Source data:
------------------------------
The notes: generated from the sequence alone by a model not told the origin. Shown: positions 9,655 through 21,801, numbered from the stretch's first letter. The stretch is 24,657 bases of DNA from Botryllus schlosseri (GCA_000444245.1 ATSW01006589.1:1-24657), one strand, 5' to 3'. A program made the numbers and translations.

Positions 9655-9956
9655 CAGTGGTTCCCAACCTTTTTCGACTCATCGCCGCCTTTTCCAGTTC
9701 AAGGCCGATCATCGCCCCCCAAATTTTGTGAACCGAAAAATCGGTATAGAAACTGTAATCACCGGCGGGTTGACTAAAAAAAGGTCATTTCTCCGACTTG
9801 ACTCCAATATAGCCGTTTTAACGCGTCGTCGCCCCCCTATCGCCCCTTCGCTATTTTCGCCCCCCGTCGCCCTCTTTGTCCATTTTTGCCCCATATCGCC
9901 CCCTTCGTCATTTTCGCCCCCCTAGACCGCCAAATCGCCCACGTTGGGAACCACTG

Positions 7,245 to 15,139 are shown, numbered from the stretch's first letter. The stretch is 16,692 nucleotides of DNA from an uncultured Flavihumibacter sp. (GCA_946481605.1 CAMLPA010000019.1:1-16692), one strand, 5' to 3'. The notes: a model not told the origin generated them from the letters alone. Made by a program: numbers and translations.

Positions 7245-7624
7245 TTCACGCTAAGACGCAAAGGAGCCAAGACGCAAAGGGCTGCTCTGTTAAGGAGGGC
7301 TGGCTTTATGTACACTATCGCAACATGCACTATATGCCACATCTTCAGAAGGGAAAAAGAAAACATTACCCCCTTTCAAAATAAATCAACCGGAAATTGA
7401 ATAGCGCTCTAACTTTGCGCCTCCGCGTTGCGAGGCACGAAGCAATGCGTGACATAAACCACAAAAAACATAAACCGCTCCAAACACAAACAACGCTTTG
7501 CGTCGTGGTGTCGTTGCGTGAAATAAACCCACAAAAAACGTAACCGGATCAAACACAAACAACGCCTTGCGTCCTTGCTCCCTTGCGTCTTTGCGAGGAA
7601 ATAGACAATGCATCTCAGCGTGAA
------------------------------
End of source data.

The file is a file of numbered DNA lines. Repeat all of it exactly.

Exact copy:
The notes: generated from the sequence alone by a model not told the origin. Shown: positions 9,655 through 21,801, numbered from the stretch's first letter. The stretch is 24,657 bases of DNA from Botryllus schlosseri (GCA_000444245.1 ATSW01006589.1:1-24657), one strand, 5' to 3'. A program made the numbers and translations.

Positions 9655-9956
9655 CAGTGGTTCCCAACCTTTTTCGACTCATCGCCGCCTTTTCCAGTTC
9701 AAGGCCGATCATCGCCCCCCAAATTTTGTGAACCGAAAAATCGGTATAGAAACTGTAATCACCGGCGGGTTGACTAAAAAAAGGTCATTTCTCCGACTTG
9801 ACTCCAATATAGCCGTTTTAACGCGTCGTCGCCCCCCTATCGCCCCTTCGCTATTTTCGCCCCCCGTCGCCCTCTTTGTCCATTTTTGCCCCATATCGCC
9901 CCCTTCGTCATTTTCGCCCCCCTAGACCGCCAAATCGCCCACGTTGGGAACCACTG

Positions 7,245 to 15,139 are shown, numbered from the stretch's first letter. The stretch is 16,692 nucleotides of DNA from an uncultured Flavihumibacter sp. (GCA_946481605.1 CAMLPA010000019.1:1-16692), one strand, 5' to 3'. The notes: a model not told the origin generated them from the letters alone. Made by a program: numbers and translations.

Positions 7245-7624
7245 TTCACGCTAAGACGCAAAGGAGCCAAGACGCAAAGGGCTGCTCTGTTAAGGAGGGC
7301 TGGCTTTATGTACACTATCGCAACATGCACTATATGCCACATCTTCAGAAGGGAAAAAGAAAACATTACCCCCTTTCAAAATAAATCAACCGGAAATTGA
7401 ATAGCGCTCTAACTTTGCGCCTCCGCGTTGCGAGGCACGAAGCAATGCGTGACATAAACCACAAAAAACATAAACCGCTCCAAACACAAACAACGCTTTG
7501 CGTCGTGGTGTCGTTGCGTGAAATAAACCCACAAAAAACGTAACCGGATCAAACACAAACAACGCCTTGCGTCCTTGCTCCCTTGCGTCTTTGCGAGGAA
7601 ATAGACAATGCATCTCAGCGTGAA